You will be looking for something the size of a basketball, if it is high in a tree, or of a small dog, if you can see it more closely. Often it is the long pendulous tail that is first sighted in the canopy of a tree.
They are extremely hard to spot. Even the people researching them have a hard time actually seeing them - despite that they have radio collars on their study animals and know fairly exactly where they are.
Looking straight up into the trees is no good! Try looking as horizontal as possible into the canopy, possibly from sloping terrain. Drizzle weather is good tree-kangaroo spotting weather. They come out to the edges or on branches that stick out of the denser foliage to catch the wind-drying-effect - not so in more substantial rain, though.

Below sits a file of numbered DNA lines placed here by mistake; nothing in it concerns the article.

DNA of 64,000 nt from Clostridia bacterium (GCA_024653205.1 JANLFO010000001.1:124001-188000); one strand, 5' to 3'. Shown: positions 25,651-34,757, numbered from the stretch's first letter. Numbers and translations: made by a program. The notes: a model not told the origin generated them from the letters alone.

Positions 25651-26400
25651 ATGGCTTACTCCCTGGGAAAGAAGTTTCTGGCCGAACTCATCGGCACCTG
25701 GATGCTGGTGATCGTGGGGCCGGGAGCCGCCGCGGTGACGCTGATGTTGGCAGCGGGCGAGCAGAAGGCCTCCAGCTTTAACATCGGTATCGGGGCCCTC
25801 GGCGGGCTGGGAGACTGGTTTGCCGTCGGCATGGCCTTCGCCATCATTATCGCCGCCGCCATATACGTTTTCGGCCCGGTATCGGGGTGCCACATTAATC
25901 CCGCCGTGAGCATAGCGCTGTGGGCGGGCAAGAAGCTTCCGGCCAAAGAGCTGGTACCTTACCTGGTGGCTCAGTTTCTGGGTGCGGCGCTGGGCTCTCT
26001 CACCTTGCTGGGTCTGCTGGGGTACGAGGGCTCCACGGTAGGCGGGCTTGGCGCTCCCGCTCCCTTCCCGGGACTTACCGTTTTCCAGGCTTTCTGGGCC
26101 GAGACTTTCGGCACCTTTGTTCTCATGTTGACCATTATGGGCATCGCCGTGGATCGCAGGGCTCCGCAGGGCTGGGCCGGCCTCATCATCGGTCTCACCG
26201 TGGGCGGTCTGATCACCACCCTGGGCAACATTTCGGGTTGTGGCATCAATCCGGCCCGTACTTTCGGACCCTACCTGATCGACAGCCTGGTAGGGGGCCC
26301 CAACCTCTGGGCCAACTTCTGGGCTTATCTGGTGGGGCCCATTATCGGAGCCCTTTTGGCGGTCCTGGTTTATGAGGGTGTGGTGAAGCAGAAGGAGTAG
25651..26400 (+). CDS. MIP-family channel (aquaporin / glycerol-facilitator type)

A good time is late afternoon to early evening, because the females then leave their fixed day spots and start moving around. One can try spotlighting, too - the tree-kangaroo's eyeshine is not as bright as the possum's, but still reasonably stands out from the background in a dull ruby red.
Don't approach the animals too close at night as they are much more skittish than during the day and will readily jump off the trunk/branch and take off.
The photo links above give an indication of what 'extremely hard to spot' and 'looking into the canopy horizontally' means.
The locations shown in the map above give an indication of publicly accessible locations where you have a good chance of seeing a tree-kangaroo in the wild.
and mammal group